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Last reviewed: 30 Oct 2023
Last updated: 19 Jul 2022



History and exam

Key diagnostic factors

  • fever
  • pain and dysphagia
  • facial swelling
  • recurrent painful swellings
  • exudates of pus from salivary gland opening
  • use of xerostomic medications
  • mandibular trismus
  • respiratory distress (stridor, use of accessory muscles, nasal flaring, wheeze)
  • cranial nerve palsy
  • connective tissue disorder or Sjogren syndrome
More key diagnostic factors

Other diagnostic factors

  • episodic swelling during eating
  • recent surgical intervention under general anesthetic
  • dry eyes and mouth
  • oral candidiasis
  • iodine contrast exposure
  • recurrent painless swellings
  • displacement of earlobe
  • prodrome of tingling in the affected gland
  • swelling on the hard palate
Other diagnostic factors

Risk factors

  • volume depletion and malnutrition
  • immunosuppression
  • Sjogren syndrome
  • connective tissue diseases
  • women aged 50 to 60
  • general anesthesia
  • xerostomic medications
  • sialolithiasis
  • chronic mechanical obstruction and/or multiple bouts of acute inflammation
  • trauma (cheek biting)
  • dental/orthodontic procedures
  • sialectasis, diverticuli, and strictures
More risk factors

Diagnostic investigations

1st investigations to order

  • culture and sensitivities of exudate from duct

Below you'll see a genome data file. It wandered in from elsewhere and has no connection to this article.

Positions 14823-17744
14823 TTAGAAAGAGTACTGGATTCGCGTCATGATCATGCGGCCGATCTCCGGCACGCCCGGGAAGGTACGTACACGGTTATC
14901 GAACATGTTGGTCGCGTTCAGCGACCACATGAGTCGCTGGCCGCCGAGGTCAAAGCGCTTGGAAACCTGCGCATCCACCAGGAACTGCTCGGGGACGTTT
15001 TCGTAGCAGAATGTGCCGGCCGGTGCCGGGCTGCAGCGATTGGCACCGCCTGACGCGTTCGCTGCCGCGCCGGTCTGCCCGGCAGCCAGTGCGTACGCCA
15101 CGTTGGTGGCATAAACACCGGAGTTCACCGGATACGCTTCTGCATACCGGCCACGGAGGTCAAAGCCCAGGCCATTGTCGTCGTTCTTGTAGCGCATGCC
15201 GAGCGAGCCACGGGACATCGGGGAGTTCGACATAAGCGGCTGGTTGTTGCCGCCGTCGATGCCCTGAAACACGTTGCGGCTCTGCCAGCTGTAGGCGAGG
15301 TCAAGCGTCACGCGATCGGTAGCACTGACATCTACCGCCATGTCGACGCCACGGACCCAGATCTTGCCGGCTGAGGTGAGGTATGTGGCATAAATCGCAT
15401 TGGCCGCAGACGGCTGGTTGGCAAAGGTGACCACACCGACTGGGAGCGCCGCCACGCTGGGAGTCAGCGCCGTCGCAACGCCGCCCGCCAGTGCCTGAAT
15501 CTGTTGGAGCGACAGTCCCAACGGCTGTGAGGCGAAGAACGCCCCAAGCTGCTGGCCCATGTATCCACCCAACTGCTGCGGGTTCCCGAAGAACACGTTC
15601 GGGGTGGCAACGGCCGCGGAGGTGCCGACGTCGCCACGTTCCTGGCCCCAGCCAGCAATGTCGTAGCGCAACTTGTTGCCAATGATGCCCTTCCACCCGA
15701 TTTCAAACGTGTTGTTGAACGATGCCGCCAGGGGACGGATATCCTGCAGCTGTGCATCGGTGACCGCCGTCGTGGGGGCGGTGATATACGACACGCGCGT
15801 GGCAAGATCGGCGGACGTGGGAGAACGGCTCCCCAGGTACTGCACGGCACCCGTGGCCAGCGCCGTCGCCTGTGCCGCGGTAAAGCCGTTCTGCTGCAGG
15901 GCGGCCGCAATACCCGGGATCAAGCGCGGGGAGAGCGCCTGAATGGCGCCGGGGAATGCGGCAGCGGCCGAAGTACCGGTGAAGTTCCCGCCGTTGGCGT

• CBC
  • facial radiographs (occlusal and/or soft tissue films)
More 1st investigations to order

Investigations to consider

  • ultrasound of affected gland
  • CT scan
  • digital subtraction sialography
  • MR sialography
  • scintigraphy using radioisotope sodium pertechnetate Tc-99m
  • SSA/anti-Ro, SSB/anti-La antibodies
  • antinuclear antibodies
  • rheumatoid factor
  • fine needle aspiration cytology of affected gland
  • MRI
  • minor salivary gland biopsy
  • IgG4 and IgE
  • major salivary gland biopsy
  • sialoendoscopy
More investigations to consider

Treatment algorithm


signs of airway compromise


acute bacterial sialadenitis (nonobstructive)

obstructive sialadenitis

autoimmune sialadenitis

subacute necrotizing sialadenitis


chronic sialadenitis: recurrent or sclerosing (<3 times/year or nonsevere)

recurrent sialadenitis: any cause (>3 times/year or severe attacks)



Chris Avery, MD, MChir, FDSRCS, FRCS, FRCS (OMFS)

Consultant Oral and Maxillofacial Surgeon

Honorary Associate Professor Senior Lecturer

University Hospitals of Leicester NHS Trust




CA declares that he has no competing interests.


Dr Chris Avery would like to gratefully acknowledge Dr Alfredo Aguirre, Dr Michael N. Hatton, and Dr Ernesto de Nardin, previous contributors to this topic. AA, MNH, and EDN declare that they have no competing interests.

Peer reviewers

Issac van der Waal, DDS, PhD

Professor of Oral Pathology

Head of the Department of Oral and Maxillofacial Surgery and Oral Pathology

VU University Medical Centre and Academic Centre for Dentistry


The Netherlands


IVDW declares that he has no competing interests.

Michael D. Turner, DDS, MD, FACS

Assistant Professor

New York University College of Dentistry

Department of Oral and Maxillofacial Surgery

Department of Periodontics and Implant Dentistry

New York University School of Medicine

New York



MDT declares that he has no competing interests.

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